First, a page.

There are many high points to the achievements in JRL’s life. The two volumes on science brought out by him during the golden jubilee year of the famous Kannada magazine Prabhuddha Karnataka were path breaking for Kannada. He ventured to trace the history of science in those two volumes. He was the editor, for eight years, of Vijnana Karnataka the ‘daughter’ magazine of Prabhuddha Karnataka, and through it, made writers out of teachers who had never wielded a pen. He took on the editorship of the magazine Bala Vijnana in 1978 and breathed life into it and cultivated it. It is still being published uninterrupted. He founded Karnataka Rajya Vijnana Parishat on the lines of Kerala Shastra Sahitya Parishat (along with another activist, teacher and Marxist classmate, M. A. Sethu Rao) and created a platform for publications in science and science communication.

The English - Kannada Vijnana Pada Kosha (Dictionary of Scientific Terms) that he published along with the famous science writer Adyanadka Krishna Bhatta has already seen many editions. Feeling that he had sinned by writing ParamaaNu Caritre, he wrote Baijika Vidyuttu as atonement. (ParamaaNu Caritre was pro atomic energy.  Baijika Vidyuttu is against it)  The part played by J. R. Lakshmana Rao, G. T. Narayana Rao and Adyanadka Krishna Bhatta in smoothing the path created by Bellave Venkatanaranappa, Shivarama Karanth, and R. L. Narasimhaiah is really big. The writers of the present generation are cruising on that path, like vehicles travelling at high speeds on a highway.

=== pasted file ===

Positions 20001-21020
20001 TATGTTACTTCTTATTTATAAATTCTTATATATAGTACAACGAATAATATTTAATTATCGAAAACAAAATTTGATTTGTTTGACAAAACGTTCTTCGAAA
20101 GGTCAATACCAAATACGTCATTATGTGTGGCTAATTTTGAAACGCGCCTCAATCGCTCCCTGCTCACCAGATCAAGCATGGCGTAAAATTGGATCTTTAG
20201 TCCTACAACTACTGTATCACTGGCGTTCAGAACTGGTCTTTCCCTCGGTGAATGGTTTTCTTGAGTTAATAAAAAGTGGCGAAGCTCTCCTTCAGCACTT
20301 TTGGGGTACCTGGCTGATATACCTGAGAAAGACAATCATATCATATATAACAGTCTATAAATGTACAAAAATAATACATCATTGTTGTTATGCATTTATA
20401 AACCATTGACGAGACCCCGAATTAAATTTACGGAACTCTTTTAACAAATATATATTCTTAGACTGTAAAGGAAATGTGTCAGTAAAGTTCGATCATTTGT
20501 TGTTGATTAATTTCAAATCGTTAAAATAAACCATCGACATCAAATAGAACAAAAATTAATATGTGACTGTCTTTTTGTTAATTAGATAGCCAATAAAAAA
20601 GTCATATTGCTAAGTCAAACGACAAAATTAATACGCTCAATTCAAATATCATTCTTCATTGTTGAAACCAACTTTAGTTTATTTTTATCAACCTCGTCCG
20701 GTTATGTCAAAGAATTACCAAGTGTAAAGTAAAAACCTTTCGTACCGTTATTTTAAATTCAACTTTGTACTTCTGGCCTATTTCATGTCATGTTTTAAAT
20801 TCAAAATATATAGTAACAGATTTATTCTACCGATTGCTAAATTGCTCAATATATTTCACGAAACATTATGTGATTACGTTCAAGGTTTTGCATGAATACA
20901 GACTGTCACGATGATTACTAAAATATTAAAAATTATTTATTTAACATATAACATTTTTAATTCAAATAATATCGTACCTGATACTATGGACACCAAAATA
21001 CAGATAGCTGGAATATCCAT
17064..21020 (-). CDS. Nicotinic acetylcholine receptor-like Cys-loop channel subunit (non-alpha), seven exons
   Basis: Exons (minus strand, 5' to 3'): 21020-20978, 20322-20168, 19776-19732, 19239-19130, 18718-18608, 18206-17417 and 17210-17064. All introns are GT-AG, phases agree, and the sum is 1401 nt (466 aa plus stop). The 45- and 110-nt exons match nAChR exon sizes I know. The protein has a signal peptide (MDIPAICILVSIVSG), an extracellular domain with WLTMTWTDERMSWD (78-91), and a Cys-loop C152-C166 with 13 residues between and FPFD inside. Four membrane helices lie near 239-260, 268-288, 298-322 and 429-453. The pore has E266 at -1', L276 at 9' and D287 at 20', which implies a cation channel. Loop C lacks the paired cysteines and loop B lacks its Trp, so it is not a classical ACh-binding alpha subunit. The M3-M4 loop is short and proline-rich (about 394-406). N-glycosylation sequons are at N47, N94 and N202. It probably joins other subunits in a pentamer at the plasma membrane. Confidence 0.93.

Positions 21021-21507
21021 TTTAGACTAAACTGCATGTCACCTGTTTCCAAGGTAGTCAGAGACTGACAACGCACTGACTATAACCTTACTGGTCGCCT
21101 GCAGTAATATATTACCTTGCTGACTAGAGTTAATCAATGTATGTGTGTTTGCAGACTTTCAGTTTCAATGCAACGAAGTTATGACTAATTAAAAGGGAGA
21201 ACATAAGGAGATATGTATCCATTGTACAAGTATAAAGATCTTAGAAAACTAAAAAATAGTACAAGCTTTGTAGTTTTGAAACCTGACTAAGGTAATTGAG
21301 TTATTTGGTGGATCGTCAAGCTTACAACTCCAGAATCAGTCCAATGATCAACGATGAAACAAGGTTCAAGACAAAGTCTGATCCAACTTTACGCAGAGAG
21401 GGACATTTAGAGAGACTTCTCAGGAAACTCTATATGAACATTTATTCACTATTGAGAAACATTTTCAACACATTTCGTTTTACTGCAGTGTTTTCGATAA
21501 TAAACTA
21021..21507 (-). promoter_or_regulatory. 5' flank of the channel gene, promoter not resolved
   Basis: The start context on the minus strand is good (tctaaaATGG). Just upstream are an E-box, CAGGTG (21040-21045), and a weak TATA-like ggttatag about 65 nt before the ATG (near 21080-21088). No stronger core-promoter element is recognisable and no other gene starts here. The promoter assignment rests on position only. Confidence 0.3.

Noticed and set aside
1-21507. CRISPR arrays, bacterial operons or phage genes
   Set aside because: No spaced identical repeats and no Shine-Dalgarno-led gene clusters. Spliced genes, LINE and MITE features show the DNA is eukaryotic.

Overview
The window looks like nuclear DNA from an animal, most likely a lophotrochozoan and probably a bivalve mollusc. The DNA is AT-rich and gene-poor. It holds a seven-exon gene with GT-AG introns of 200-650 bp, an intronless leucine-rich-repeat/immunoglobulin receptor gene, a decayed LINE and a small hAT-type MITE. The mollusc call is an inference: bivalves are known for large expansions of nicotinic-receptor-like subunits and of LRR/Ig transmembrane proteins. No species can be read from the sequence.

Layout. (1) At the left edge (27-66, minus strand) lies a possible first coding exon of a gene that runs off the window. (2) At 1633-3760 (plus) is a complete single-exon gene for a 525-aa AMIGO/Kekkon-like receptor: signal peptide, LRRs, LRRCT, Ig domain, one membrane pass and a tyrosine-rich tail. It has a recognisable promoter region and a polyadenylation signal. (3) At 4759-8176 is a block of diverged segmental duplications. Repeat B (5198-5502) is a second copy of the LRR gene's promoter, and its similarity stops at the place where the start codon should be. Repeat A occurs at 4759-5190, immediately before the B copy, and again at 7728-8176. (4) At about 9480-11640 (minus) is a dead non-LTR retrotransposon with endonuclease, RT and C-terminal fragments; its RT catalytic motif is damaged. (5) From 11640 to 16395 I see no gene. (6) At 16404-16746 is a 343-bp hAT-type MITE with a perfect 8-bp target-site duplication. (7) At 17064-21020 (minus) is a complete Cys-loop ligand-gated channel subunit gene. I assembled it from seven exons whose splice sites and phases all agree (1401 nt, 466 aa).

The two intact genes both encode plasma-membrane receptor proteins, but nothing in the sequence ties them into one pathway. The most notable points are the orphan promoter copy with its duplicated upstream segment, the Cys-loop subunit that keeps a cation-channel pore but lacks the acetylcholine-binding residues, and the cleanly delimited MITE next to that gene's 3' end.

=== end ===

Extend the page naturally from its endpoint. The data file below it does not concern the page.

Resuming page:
Recently he received the Shivarama Karantha Award for lifetime achievement, given by the Shivamogga Kannada Sangha. Like Shivarama Karantha, Lakshmana Rao has not moved away from the values he believed in all his life. In spite of old age embracing him, he has not jumped ship.

*1 K V Puttappa, poet laureate of Karnataka, popularly known as Kuvempu
*2 Experimental Science for Indian Schools, by Gregory and Hodges
*3 Verse, V. Seetharamiah, famous Kannada litterateur.
*4 P T Narasimhacahar – a great poet of Kannada
*5 Mysore V Doreswamy Iyengar, a great Veena player

*6 Shivarama Karantha, A great Kannada litterateur

Saturday, April 04, 2015

The World has not Changed Much

I was reading an article in a German magazine about a famous person. I read that she was raped by a neighbour when she was just eleven. I should not have understood the next sentence because it had two words critical to its understanding that were not in my vocabulary. But, I did, without even thinking about it.

It said that the police accused her of having seduced the rapist.

I could understand that  because the story has not changed, since then.

That was the year 1926.

A helpless child was raped.
A helpless child who was poor was raped.
A helpless child who was poor and belonged to a minority was raped.

And she was blamed.

The world has not changed much.

Wednesday, April 01, 2015


It was the year 1985. I had just then returned from a three month stay in England. It was mandatory visit that took me to a shop. The shopkeeper, Dada, said, “So! You are back!?” I said, “Yes Dada, how are you?” My question was ignored.

The greetings part done, the first question he asked me is indelible in my mind. “ಏನು? ಅಲ್ಲಿ ಎಲ್ಲಾ ಕ್ಲೀನಾಗಿದ್ಯಾ?” (“Is everything clean over there?”) I said “yes, Dada.” An imperious grunt of approval and satisfaction was the reply. I had visited Switzerland too on the way back from England and felt that Dada could teach a thing or two to the Swiss about cleanliness and orderliness!